I believe the other ingredients that the birds are cooked with each have a specific purpose for inclusion. The birds being used by a medieval cook, even if they were from domestic stock, would have been substantially leaner than modern poultry. Adding grease, therefore, would have improved the flavor and texture of the meat. Verjus is the juice of unripe grapes; in addition to being pleasantly tart, its acidity would help to tenderize the meat during cooking.
Do þerto safroun & powdur fort.
It’s unclear if these are cooked with the birds or added after cooking. I have tried both and prefer adding the spices during the latter part of cooking; this could be the intention of the recipe writer as well as this step comes after seething the birds but before assembling the pie. Powder fort is a “strong” spice mix that may have been purchased pre-mixed or may have been prepared by the kitchen staff. I have never found evidence that powder fort was a consistent mix; I believe it is more likely that individual merchants and cooks had individual blends. In analyzing the spices described in the other recipes in Forme of Cury, I found one possibility in recipe number 16 for powder fort’s ingredients: “…and lat it seeth togydre with powdour fort: of gynger oþer of canell and macys…”
Although some continental culinary manuscripts and later English cookbooks give more detailed information about spice blends, I have not found specific recipes or even standard ingredients for powder fort in the 14th century English corpus. Other “strong” spices mentioned in Forme of Cury that might be part of powder fort are black pepper, cubeb, long pepper, grains of paradise, cloves, possibly galangal, and cassia cinnamon. Making powder fort for use in recreating 14th century English cuisine is inherently speculative; the spices I chose (see next section) could be debated.
Make a crust in a trap, and pynche it,
I wanted to confirm why this is meant to be in a trap, so I tested this as a free-standing coffin. It failed miserably: the filling has too much liquid, and it falls apart. “Pynche it” could mean a variety of things; usually we “pinch” a crust when it’s all done and the top crust is on, and not necessarily before. I tried one test run of this pie where I pinched the top edge of the bottom crust before putting the top on it and it did not improve the process or the product.
& cowche þe flessh þerinne; & cast þerinne raisouns coraunce, powdour douce and salt.
I choose to interpret this that one separates the bones out of the flesh first. The meat is then put into the crust, with currants, salt, and spices to be added. Similar to powder fort, powder douce was a prepared spice mixture that may not have been standardized by this time period. Powder douce, however, is a sweet spice mix. Based on the spices listed in Forme of Cury, the most likely to be part of powder douce are ginger, cinnamon, nutmeg, and potentially sugar (which may be the source of the name). One recipe from Forme of Cury makes a note to add to a pie: “a litel sugur with powdour douce” — this may imply that powder douce did not typically (or always?) contain sugar, but this is not certain. Again, recreating powder douce is speculative. My chosen spices in this recreation (see next section) should not be taken as definitive, they represent my best guess and personal taste preferences.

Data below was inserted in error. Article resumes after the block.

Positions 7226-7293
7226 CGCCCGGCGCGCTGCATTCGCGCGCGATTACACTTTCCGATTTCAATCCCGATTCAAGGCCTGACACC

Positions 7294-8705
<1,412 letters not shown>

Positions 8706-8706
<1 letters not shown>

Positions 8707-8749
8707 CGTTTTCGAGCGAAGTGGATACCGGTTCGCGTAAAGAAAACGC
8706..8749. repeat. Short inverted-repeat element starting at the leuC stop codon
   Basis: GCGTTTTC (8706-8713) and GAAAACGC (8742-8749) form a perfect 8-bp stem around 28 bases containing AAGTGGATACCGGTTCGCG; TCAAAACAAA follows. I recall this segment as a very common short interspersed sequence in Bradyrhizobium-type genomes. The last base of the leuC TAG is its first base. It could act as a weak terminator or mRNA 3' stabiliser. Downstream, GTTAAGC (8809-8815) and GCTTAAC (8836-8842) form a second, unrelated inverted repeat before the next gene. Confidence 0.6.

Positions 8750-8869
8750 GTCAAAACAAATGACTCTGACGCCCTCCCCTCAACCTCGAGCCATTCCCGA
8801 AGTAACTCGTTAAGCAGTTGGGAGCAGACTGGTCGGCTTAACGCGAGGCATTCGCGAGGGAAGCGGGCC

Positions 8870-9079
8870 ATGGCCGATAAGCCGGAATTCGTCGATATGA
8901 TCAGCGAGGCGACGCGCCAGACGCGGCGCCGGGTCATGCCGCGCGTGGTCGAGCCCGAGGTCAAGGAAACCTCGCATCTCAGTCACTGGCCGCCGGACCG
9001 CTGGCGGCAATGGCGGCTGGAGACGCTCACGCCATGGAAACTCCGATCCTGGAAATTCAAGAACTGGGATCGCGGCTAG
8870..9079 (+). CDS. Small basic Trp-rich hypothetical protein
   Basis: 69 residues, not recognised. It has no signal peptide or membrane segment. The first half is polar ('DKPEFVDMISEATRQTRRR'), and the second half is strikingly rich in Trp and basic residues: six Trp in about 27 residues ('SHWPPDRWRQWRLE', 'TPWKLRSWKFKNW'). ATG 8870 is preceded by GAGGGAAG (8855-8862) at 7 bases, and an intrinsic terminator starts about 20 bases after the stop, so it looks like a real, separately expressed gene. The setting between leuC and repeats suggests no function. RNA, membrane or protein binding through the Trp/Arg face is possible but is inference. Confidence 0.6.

Breke ayren and wryng hem thurgh a cloth
I had fun experimenting with wringing eggs through a cloth. I used modern cheesecloth; based on how cloths seem to have been used by medieval cooks, it’s reasonable to infer that they had a relatively open-weave linen to work with. Squeezing the eggs through the cloth removed the chalazae, which would yield a more smooth finished product (especially with fresh eggs, which have more noticeable chalazae). It’s also possible that this step controlled for fertilized eggs of slightly varying ages.
& swyng þe sewe of þe stewe þerwith,
The liquid from cooking the birds is now mixed (presumably beaten) with the eggs. It helps to cool the liquid first to avoid curdling the egg. Because I think this recipe’s name is very likely related to “custard,” I take that as evidence that the eggs and liquid are meant to be a rather significant part of the finished pie. In my early experiments, I was cautious and only used a small amount of liquid and egg. These pies turned out unpleasantly dry. A later experiment had a better ratio, but I filled the crust much too full and it overflowed, burning around the outside of the crust and pan. This was the same set of experiments wherein I discovered that this pie will not work in a self-supporting coffin; the amount of liquid needed to make the filling the most palatable is too much for a coffin to support.